A Practical Line: The Line of Withdrawal from Lebanon and Its Potential Applicability to the Golan Heights

By Hof, Frederic C. | The Middle East Journal, Winter 2001 | Go to article overview

A Practical Line: The Line of Withdrawal from Lebanon and Its Potential Applicability to the Golan Heights


Hof, Frederic C., The Middle East Journal


This article examines how the United Nations created a "line of withdrawal" to confirm the departure of Israeli forces from Lebanon. The process by which this line -known popularly as the "Blue Line" - came into being was controversial, probably inconsistent with (if not in violation of) the Israeli-Lebanese General Armistice Agreement. Yet the end result may have been the best obtainable given the unhelpful attitudes of Israel, Lebanon and Syria. For all of its apparent shortcomings, the process of drawing the line was pragmatic and flexible. It left Lebanon and Israel with an opportunity to pacify their long-troubled frontier and eventually demarcate their border jointly, either in the context of a peace treaty or a revived armistice. Perhaps a similar approach, taking into account fundamentally different circumstances, can be employed to facilitate the creation of an Israeli-Syrian boundary.

Between 1920 and 1924 Great Britain and France implemented a single boundary separating the British Palestine Mandate from French-mandated Syria and Greater Lebanon. This "1923 international boundary" ran from Ra's An Naqurah (Ra's al-Naqura) on the Mediterranean coast to the Yarmouk River village of Al-Hamma. In 1949 it was replaced by two distinct Armistice Demarcation Lines (ADLs): one between Lebanon and Israel, replicating the expired mandate boundary between Lebanon and Palestine; and the other between Israel and Syria, deviating significantly from the 1923 line as a result of fighting in the 1948 Arab-Israeli War.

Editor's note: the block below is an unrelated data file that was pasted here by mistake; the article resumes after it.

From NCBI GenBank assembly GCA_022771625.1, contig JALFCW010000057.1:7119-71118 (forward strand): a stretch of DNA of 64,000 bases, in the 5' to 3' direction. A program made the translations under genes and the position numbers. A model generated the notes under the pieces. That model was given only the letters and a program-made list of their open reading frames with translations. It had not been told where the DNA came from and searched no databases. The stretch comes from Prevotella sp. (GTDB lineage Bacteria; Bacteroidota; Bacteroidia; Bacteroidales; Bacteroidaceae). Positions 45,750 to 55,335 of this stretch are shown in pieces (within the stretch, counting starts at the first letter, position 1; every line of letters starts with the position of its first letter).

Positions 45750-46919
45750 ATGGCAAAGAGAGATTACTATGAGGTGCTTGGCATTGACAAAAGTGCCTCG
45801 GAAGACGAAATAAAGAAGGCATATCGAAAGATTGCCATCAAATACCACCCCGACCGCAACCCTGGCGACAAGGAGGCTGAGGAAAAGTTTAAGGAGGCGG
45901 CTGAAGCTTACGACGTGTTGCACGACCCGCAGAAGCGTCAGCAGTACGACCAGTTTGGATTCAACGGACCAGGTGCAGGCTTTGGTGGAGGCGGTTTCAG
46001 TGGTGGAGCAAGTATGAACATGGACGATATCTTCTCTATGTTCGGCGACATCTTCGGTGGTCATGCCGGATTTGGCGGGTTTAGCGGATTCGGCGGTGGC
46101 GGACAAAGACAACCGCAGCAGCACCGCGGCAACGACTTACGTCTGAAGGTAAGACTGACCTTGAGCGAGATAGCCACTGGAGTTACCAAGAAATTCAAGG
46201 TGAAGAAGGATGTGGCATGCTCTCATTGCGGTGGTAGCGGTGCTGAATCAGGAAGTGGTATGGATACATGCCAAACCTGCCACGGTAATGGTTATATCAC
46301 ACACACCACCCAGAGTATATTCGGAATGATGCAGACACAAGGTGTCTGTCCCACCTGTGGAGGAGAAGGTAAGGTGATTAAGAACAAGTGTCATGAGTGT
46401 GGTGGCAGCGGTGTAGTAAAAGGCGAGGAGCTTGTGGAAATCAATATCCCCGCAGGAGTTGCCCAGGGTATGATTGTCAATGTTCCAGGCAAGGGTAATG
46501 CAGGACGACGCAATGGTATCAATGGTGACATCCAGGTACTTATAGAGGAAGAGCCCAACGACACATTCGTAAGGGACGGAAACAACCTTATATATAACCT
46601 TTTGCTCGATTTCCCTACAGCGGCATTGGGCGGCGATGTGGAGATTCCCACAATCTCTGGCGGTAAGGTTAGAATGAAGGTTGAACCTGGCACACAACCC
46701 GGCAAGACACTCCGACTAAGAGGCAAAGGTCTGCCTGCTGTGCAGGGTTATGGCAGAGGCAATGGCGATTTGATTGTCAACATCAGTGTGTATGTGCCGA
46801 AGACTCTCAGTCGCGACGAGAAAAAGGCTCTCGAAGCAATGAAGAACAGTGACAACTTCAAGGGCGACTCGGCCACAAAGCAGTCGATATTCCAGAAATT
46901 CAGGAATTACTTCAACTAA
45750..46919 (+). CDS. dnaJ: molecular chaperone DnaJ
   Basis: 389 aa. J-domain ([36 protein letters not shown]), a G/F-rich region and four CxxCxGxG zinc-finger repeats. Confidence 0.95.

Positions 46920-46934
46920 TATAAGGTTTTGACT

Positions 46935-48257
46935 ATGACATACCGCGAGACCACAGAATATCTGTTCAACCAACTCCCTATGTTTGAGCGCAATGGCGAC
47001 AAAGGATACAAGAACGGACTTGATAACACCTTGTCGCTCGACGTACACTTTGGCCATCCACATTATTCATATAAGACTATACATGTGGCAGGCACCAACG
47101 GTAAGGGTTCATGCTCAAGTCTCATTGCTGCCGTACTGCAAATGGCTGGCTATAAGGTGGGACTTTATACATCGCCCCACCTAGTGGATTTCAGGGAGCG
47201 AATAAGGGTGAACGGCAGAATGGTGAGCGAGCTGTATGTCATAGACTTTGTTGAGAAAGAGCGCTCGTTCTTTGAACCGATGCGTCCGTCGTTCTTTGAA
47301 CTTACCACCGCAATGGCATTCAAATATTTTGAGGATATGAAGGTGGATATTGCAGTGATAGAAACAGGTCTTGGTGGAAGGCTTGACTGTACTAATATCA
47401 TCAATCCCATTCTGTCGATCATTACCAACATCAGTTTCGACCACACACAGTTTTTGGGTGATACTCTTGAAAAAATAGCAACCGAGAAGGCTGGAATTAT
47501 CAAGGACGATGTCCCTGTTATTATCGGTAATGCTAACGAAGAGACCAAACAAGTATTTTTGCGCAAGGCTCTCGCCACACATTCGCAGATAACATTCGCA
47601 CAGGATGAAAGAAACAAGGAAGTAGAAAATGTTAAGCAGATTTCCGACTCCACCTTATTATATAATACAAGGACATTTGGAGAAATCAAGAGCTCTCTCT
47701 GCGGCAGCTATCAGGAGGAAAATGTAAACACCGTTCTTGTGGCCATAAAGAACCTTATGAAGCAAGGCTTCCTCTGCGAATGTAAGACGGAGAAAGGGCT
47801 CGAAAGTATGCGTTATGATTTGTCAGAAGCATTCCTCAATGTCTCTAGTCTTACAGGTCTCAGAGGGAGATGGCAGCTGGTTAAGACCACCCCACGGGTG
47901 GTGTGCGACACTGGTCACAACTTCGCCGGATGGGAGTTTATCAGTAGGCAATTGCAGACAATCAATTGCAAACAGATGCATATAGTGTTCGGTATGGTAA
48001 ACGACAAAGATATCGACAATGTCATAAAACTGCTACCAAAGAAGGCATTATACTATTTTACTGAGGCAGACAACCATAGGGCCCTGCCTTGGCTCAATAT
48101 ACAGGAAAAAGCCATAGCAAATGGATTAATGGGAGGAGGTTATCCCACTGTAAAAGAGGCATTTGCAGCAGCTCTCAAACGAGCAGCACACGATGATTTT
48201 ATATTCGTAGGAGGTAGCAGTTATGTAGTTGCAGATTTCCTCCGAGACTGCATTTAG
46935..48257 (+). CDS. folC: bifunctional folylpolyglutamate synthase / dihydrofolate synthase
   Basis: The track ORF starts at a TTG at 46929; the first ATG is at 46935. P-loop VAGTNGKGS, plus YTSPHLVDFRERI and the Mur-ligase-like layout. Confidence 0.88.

The Arab-Israeli War in June 1967 all but obliterated the United Nations-supervised armistice regime which had created these ADLs. The Syria-Israel ADL in the Jordan Valley wound up well to the rear of Israeli forces occupying the Golan Heights. As for the line between Israel and Lebanon, Beirut's prudent refusal to fight in the June 1967 War was only a prelude to over three decades of violence which came to a halt, at least temporarily, on 24 May 2000, when Israel announced that its military units had returned home. This article will examine key aspects of the process by which the UN confirmed the Israeli withdrawal, and speculate about the potential for a UN role in defining and marking a boundary between Israel and Syria.

LEBANON-ISRAEL: BOUNDARY OR ARMISTICE LINE?

As we shall see, in theory the 1923 international boundary and the 1949 ADL were identical. Yet all of the parties involved in this process, for reasons of their own, found it convenient to use 1923 as the central reference point. For Israel, the fact that the ADL was marked in 1950 under UN supervision threatened, in 2000, to partition at least one strategic kibbutz. For Lebanon, any reference to the 1949 armistice implied frontier security responsibilities which it wished to evade in deference to Syrian interests. For the UN, establishing a line for the purpose of confirming Israel's withdrawal from Lebanon was the vital precondition to fulfill its peacekeeping responsibilities in southern Lebanon. If the parties wished to pretend that the armistice was a dead letter, the UN was ready to skip over 1949 and go all the way back to 1923.

Until the advent of Israel in 1948 and the outbreak of fighting between the Jewish State and its neighbors, the Palestine-Lebanon portion of the international boundary ratified by Great Britain and France in 1923 was undisputed and generally peaceful. Lebanon's role in the first Arab-Israeli war was very circumscribed, but in October 1948 eighteen Lebanese villages were overrun by Israeli forces. In March 1949 a General Armistice Agreement restored this territory to Lebanon in full.1

The signing of an armistice meant that a state of war still existed; that Lebanon was not prepared to break ranks with the Arab League by recognizing Israel. Still, neither party asserted territorial demands beyond Lebanon's insistence that the occupied villages be returned.2 They readily agreed that their ADL - the line over which military and civilian personnel were forbidden to cross - "shall follow the international boundary between the Lebanon and Palestine. …

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